Middlebury’s lack of affordable housing is providing a barrier to young families seeking to live and work in the county’s shire town. Current board members have acknowledged the importance of welcoming the next generation of Middlebury residents, entrepreneurs and civic leaders.
While Gogarty is confident she’ll be a capable spokesperson for other young folks, she made it clear she’ll represent all constituents.
“I love being a person that people of all walks of life can confide in, seek advice in, or have confidence in to get things done,” Gogarty said.
Along with affordable housing, Gogarty cited childcare and promoting an understanding of the public education budget as priority issues. She’s also a supporter of local efforts to improve the Ilsley Library and develop a local skatepark. She hopes to use her position — and get the support of her colleagues — to bring like-minded organizations together to solve weighty issues.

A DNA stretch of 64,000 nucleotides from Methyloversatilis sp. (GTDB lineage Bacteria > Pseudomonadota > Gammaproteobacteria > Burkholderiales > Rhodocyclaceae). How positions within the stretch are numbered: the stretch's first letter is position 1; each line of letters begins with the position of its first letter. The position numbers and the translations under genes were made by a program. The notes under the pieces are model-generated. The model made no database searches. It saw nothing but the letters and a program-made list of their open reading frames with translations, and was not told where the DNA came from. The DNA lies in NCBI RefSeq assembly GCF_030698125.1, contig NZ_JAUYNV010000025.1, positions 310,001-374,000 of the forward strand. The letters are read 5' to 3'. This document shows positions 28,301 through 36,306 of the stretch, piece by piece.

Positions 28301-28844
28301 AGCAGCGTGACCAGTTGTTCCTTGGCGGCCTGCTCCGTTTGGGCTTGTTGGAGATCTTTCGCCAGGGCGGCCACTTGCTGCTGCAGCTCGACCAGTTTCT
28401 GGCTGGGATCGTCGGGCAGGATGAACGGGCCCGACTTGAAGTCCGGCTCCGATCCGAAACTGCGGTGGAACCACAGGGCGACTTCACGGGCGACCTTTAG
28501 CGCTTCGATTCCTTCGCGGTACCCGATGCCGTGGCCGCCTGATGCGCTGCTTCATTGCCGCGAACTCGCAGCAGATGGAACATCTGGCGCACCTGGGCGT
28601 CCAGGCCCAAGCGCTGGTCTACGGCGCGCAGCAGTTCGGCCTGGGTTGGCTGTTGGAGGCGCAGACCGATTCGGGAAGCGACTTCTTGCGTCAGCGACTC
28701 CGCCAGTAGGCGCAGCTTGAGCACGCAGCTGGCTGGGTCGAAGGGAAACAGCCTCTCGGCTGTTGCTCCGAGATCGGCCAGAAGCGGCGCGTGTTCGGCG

“This is work that’s being done everywhere, but it feels kind of siloed,” she said. “I want to make it more accessible for people to engage in these conversations.”
Being on the selectboard means occasionally having to make tough choices — especially when it comes to municipal spending. That’s fine with Gogarty.
“I think a big part of being on a board is knowing when to say ‘no,’” she said, stressing she’ll thoroughly research requests before casting her vote.
Be prepared to see Gogarty’s name on the ballot next March. Like any new board member, she has a steep learning curve to negotiate and doesn’t want to step down just when she’s finding her voice.
Ultimately, there will be a parallel between her roles as a selectperson and MUMS educator.
“The conversations that we need to have might make us uncomfortable, but we need to have them to we can go out into the Middlebury community to see ourselves and be ourselves, not fearing we’re going to get hurt or not get services because of who we are,” Gogarty said.
John Flowers is at [email protected].